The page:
• WHO WAS 1968?
    28 Sept 2018 − 13 Jan 2019

    LENTOS Kunstmuseum WHO WAS 1968? Art, Architecture, Society Curated by: Hedwig Saxenhuber, Georg Schöllhammer Loans by Kontakt from: Heimrad Bäcker, Stanisław Dróżdż, VALIE EXPORT, Stano Filko, Běla Kolářová, Július Koller, Natalia LL, Karel Miler, Petr Štembera, Raša Todosijević and Goran Trbuljak A decade of eruptions, departures and redefinitions in the steel city Linz. The year I968 marks a turning point that ushered in a new era. Across Western Europe and in the United States Student protests and workers’ revolts called into question the post-war power structure itself, while Soviet tanks bulldozed the Prague Spring into the ground and signalled the end of the hope that the Eastern Bloc would open up to the West. This exhibition harks back to the echoes of I968 in Linz and Upper Austria. Embracing the arts, architecture, music, film and literature, it unfolds for the first time a synoptic map on which key figures and moments of local history – some largely unknown to this day – are accorded a place. It enables visitors to embark on exploratory trips and to survey the rich fabric of relationships and linkages that includes points of contact with international scenarios and trends. Experiments in the aesthetic field were begun with a view to escaping from the cultural stuffiness of the first two post-war decades. The participating artists include: Claudia von Alemann, Ant Farm, Heimrad Bäcker, Josef Bauer, Bill Bollinger, Dietmar Brehm, Gerd Conradt, Waltraut Cooper, Stanisław Dróżdż, Erró, VALIE EXPORT, Harun Farocki, Hans-Peter Feldmann, Stano Filko, Helmuth Gsöllpointner, Timo Huber, Johann Jascha, Martha Jungwirth, Gülsün Karamustafa, Gerhard Knogler, Běla Kolářová, Juliús Koller, Peter Kubelka, Zofia Kulik, KwieKulik, Maria Lassnig, Fritz Lichtenauer, Natalia LL, Karel Miler, Josef Nöbauer, OHO, Yoko Ono, Gina Pane, Friederike Pezold, Cora Pongracz, Chris Reinecke, Martha Rosler, Dieter Roth, Zorka Sàglovà, Dominik Steiger, Petr Štembera, Raša Todosijević, Goran Trbuljak, Tucumàn Arde, Jiřì Valoch, Agnés Varda, Peter Weibel, Hannah Wilke, Jana Želibská, Želimir Žilnik, Zünd-Up


Yuri Leiderman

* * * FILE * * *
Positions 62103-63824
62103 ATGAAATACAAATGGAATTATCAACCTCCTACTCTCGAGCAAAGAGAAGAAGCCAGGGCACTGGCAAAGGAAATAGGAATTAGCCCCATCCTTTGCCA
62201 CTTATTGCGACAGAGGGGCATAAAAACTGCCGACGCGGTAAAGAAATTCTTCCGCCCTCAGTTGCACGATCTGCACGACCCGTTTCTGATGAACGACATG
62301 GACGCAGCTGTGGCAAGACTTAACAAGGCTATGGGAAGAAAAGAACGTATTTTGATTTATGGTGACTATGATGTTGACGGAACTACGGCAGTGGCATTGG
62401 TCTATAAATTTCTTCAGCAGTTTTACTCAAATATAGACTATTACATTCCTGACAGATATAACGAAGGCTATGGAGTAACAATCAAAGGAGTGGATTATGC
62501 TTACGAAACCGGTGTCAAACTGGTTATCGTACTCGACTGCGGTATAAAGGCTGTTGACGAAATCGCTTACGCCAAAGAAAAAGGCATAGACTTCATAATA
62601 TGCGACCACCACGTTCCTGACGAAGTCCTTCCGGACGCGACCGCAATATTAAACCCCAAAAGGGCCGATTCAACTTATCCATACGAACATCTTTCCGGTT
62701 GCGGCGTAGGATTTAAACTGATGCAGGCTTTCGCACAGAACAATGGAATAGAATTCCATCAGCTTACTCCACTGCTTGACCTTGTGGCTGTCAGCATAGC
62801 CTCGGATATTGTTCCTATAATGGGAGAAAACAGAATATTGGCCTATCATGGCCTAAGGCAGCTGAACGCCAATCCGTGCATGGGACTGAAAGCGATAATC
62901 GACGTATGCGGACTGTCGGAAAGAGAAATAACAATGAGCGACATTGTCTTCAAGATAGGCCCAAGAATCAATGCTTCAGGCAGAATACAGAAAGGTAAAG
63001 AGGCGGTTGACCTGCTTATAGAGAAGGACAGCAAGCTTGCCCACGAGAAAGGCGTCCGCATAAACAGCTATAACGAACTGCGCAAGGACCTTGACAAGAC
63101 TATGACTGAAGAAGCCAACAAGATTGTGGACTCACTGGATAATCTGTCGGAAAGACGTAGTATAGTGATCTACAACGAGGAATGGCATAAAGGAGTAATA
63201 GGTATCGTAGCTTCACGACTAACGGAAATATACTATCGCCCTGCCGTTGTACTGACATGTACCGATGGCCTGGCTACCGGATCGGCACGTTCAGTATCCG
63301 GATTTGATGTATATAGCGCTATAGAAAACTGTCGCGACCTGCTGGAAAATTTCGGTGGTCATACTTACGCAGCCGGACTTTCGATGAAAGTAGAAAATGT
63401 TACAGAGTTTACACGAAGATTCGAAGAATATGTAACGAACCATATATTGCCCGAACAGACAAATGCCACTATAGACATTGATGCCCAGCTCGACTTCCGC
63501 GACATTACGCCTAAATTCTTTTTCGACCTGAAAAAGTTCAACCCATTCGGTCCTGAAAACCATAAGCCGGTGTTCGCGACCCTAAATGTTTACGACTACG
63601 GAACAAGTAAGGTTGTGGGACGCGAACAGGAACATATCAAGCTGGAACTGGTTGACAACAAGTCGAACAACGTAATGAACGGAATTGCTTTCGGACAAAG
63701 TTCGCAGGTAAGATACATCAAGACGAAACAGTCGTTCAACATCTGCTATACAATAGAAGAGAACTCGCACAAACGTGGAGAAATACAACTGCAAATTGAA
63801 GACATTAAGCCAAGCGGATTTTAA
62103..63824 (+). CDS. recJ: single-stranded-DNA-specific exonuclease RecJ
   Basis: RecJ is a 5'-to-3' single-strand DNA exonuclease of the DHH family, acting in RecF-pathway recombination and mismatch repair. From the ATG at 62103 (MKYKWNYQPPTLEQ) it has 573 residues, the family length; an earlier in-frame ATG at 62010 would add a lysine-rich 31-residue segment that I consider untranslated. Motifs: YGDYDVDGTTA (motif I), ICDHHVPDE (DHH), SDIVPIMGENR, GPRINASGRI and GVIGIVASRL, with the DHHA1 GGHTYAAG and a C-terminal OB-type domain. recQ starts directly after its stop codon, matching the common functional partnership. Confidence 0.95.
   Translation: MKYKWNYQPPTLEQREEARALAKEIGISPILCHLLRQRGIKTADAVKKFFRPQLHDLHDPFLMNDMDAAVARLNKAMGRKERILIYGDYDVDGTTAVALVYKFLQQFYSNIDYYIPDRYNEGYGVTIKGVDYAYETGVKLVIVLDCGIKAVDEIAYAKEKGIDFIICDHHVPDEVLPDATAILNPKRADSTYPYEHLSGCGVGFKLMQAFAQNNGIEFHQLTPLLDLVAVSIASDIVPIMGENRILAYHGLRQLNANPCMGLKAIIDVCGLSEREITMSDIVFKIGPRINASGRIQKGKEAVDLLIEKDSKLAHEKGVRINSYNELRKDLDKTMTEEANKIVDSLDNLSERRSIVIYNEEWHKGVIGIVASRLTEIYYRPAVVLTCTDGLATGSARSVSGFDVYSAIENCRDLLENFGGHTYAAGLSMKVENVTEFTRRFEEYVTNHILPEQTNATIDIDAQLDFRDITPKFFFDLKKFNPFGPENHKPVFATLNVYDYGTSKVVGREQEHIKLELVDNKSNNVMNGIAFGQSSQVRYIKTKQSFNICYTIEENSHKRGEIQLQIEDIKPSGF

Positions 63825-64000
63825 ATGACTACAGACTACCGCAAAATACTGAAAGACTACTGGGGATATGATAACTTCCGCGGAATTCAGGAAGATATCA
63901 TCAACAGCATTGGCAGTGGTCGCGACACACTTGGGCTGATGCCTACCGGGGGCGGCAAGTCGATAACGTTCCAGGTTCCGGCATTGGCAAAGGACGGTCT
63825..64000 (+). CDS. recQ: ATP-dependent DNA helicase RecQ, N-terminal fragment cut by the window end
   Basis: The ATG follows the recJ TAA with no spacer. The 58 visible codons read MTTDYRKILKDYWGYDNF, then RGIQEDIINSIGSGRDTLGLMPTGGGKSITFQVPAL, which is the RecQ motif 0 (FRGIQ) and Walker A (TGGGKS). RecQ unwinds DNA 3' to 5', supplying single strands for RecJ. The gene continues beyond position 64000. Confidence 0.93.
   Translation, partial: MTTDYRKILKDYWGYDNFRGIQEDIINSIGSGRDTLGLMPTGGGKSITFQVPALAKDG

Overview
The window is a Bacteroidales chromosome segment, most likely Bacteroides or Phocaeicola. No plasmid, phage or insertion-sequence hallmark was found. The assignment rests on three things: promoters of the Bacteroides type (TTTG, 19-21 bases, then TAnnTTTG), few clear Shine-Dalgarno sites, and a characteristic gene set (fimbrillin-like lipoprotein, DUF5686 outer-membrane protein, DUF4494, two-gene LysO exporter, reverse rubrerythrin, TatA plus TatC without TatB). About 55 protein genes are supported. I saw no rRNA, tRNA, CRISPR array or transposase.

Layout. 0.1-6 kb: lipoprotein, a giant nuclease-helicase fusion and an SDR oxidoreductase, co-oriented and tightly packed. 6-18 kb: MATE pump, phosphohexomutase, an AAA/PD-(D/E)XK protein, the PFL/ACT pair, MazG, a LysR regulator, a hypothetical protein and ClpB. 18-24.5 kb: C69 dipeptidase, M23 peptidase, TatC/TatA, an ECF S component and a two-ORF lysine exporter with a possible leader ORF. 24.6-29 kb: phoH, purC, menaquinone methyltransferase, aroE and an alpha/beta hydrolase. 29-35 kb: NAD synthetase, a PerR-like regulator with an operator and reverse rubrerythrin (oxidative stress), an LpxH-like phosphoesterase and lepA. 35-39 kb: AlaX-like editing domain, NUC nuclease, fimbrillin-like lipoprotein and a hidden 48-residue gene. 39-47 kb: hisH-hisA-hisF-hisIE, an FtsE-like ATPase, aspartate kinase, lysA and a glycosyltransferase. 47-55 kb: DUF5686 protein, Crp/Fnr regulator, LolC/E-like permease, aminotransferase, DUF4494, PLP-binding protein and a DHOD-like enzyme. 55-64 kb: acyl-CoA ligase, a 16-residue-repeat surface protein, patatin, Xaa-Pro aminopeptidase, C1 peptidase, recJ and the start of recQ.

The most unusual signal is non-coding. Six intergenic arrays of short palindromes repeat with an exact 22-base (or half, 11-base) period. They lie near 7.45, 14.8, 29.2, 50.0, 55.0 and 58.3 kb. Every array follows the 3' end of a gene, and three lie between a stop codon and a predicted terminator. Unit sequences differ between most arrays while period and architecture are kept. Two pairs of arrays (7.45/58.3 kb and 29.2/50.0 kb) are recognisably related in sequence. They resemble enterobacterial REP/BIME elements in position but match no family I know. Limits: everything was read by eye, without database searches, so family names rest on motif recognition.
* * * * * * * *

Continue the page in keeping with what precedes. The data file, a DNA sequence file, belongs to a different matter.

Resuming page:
The Ukrainian artist and writer Yuri Leiderman entered the art scene in the 1980s by way of close encounters with Moscow’s conceptualist circle, which strove to subvert socialist ideology through a conceptual approach and appropriative strategies. Leiderman’s artistic thinking was tied to this group until the 1990s. Often drawing inspiration from themes of national identity, his artistic work seeks to transform such issues into abstractions, thereby testing their resistant qualities while foregrounding their unexplainable character. From 1982, he participated in a number of exhibitions held at private apartments in Odessa and Moscow. The “Apt Art” movement of which this was part embodied a phenomenon that could be traced throughout the former Warsaw Pact countries. Alongside these artistic activities, Leiderman graduated from the Moscow Institute of Chemical Technology (MCTI) in 1987. That same year, he joined forces with Sergei Anufriev and Pavel Pepperstein to found the artist group “Medical Hermeneutics”, a group which he left in 1990. Since hermeneutics relates to an area of knowledge pertaining to the interpretation of literary texts, this group created installations and performances that experimented with language and meaning. They began doing so at a time shortly before Glasnost was about to open up the former Soviet Union to the West. The group described Glasnost as being something like a psychotherapeutic experience, in which “the sky opens up” towards new frontiers and promises of a new beginning. In keeping with its name’s medical metaphor, the group’s works of pseudo-healing had a fairy tale-like character to them, drawing on Western visual culture and usually featuring a happy ending. Being an artist group, “Inspection Medical Hermeneutics” (as they were also referred to) blurred the boundaries between what could be viewed as disease, as treatment, and/or as cure. According to Pavel Pepperstein, they created “a thick mumble—white noise and other incomprehensible, unclear things.”